The iPhone of cars? Apple enters self-driving race
Company ends years of speculation, joins crowded field
SAN FRANCISCO - Apple is joining the fiercely competitive race to design self-driving cars, raising the possibility that a company that has already reshaped culture with its iPhone may try to transform transportation, too.
Ending years of speculation, Apple’s late entry into a crowded field was made official Friday with the disclosure that the California Department of Motor Vehicles had awarded a permit for the company to start testing its self-driving car technology on public roads in the state.
The permit covers three vehicles — all 2015 Lexus RX 450h hybrid SUVs — and six individual drivers. California law requires people to be in a self-driving car who can take control if something goes wrong.
Mobile in a new way
Apple confirmed its arrival in the self-driving car market, but wouldn’t discuss its intentions. Its interest in autonomous vehicle technology, however, has long been clear.
The Cupertino, California, company pointed to a statement that it issued in December. “Apple is investing heavily in machine learning and autonomous systems,” the company said then. “There are many potential applications for these technologies, including the future of transportation.”
Apple released that statement after Steve Kenner, a former Ford Motor executive who is now Apple’s director of product integrity, notified federal regulators of the company’s interest in selfdriving cars in a letter.
Like others, Apple believes self-driving cars could ease congestion, prevent millions of crashes and save thousands of lives annually in traffic accidents often caused by drunk or distracted motorists.
Self-driving cars could also be a lucrative new market. And Apple has been searching for its next act for a while, one that will take it beyond its mainstay phones, tablets and personal computers.
A next big thing
Although iPhone’s ongoing popularity has helped Apple remain the world’s most valuable company, the company hasn’t had a breakthrough product since the 2010 debut of the iPad, currently in the throes of a three-year sales slump. The dry spell has raised doubts as to whether Apple lost some of its trend-setting magic with the death of co-founder Steve Jobs in 2011.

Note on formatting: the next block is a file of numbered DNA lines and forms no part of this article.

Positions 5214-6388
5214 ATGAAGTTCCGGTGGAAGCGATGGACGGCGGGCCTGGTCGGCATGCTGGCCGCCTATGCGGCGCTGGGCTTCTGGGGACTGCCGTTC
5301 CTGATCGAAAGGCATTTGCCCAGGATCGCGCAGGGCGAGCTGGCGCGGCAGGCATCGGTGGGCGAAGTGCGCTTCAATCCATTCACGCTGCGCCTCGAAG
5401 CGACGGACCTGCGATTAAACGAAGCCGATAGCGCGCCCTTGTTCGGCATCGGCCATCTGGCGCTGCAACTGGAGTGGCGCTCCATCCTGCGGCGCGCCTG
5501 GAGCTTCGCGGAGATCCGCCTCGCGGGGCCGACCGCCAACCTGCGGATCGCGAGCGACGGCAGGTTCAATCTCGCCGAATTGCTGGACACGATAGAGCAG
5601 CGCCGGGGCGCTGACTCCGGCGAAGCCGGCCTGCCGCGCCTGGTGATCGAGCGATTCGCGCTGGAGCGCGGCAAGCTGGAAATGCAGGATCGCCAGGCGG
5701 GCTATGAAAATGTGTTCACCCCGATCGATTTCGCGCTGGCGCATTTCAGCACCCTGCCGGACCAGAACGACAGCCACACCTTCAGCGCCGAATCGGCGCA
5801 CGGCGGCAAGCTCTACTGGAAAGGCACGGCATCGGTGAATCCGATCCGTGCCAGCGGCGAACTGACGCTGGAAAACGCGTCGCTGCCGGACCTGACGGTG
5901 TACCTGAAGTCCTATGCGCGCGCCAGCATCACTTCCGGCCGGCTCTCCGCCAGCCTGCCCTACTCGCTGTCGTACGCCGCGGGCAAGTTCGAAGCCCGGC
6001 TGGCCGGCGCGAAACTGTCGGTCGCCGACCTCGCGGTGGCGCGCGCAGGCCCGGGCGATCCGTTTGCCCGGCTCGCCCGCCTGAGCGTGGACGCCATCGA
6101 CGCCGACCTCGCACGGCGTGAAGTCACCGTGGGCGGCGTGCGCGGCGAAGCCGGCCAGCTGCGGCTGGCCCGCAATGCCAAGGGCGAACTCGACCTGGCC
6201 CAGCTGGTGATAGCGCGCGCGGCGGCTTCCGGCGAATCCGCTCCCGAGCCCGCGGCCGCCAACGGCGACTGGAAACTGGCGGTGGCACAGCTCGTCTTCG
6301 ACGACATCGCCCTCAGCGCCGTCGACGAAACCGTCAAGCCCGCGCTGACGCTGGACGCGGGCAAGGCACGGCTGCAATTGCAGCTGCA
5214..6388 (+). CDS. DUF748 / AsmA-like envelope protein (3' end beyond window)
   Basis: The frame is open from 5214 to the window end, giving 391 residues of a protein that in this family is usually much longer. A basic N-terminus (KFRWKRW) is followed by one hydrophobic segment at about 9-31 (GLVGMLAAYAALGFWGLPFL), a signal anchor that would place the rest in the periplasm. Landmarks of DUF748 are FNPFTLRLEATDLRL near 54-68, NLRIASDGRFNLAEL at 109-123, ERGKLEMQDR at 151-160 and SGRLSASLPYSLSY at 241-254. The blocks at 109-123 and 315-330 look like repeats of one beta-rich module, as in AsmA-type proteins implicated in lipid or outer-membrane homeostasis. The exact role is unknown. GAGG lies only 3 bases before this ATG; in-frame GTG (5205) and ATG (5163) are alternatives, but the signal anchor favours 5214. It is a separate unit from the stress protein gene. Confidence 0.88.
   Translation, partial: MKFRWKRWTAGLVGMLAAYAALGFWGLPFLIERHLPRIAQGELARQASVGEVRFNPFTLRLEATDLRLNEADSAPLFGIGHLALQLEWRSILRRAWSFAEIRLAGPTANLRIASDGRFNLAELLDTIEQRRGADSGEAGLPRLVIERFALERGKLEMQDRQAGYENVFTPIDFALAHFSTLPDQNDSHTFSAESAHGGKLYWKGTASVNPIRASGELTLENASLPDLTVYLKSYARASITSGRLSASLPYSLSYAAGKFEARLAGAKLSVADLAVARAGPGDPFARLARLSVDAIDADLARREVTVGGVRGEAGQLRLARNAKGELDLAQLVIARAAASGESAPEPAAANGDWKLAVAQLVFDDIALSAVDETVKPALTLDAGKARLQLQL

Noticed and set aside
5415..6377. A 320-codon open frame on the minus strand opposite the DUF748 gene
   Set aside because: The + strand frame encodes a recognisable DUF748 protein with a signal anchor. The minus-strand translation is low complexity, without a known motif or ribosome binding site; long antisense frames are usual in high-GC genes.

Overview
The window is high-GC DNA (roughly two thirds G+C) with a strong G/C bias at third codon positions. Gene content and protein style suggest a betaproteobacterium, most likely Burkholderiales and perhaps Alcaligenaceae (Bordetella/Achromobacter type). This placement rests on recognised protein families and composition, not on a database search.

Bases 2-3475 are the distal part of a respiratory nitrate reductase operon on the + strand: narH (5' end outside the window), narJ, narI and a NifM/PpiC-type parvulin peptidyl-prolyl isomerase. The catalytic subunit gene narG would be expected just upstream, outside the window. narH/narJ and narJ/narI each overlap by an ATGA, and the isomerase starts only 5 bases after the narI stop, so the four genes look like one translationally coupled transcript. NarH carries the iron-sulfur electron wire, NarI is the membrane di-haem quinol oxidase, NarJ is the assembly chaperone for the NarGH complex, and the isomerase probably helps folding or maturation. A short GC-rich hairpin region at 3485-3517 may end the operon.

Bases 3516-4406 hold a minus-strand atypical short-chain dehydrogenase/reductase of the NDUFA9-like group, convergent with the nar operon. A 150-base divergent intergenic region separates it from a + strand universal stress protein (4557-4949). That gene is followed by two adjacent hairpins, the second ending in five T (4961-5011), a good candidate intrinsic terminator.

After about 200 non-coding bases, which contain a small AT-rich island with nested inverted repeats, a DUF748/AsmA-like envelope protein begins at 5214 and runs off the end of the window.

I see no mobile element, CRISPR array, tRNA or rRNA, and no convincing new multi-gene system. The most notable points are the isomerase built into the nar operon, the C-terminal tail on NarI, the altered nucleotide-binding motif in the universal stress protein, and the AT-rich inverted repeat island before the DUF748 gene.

Apple will be vying against 29 other companies that already have California permits to test self-driving cars. The list consists of major automakers, including Ford, General Motors, BMW, Volkswagen and Tesla, as well as one of its biggest rivals in technology, Google, whose testing of self-driving cars has been spun off into an affiliate called Waymo.
Since Google began its work on selfdriving vehicles eight years ago, Waymo’s fleet of self-driving cars has logged more than 2 million miles.
That means Apple has a long way to catch up in self-driving technology. But it has often been a follower in markets that it eventually revolutionized. It wasn’t the first to introduce a digital music player, smartphone, or tablet before its iPod, iPhone and iPad came out.
With $246 billion in cash, Apple also could easily afford to buy technology that accelerates its development of selfdriving cars. There has been recurring speculation that Apple might eventually acquire Tesla, which has a market value of about $50 billion. Neither Apple nor Tesla has given any inkling that they’re interested in joining forces, though.
Speculation about Apple’s interest in expanding into automobiles began swirling in 2015 amid media reports that the company had begun secretly working on building its own electric car under the name project “Titan.” Apple never confirmed the existence of Titan, which is now believed to be dead.
Apple, with its logo displayed above a store entrance in Dallas, will begin testing self-driving car technology in California, its first public move into a highly competitive field that could radically change transportation.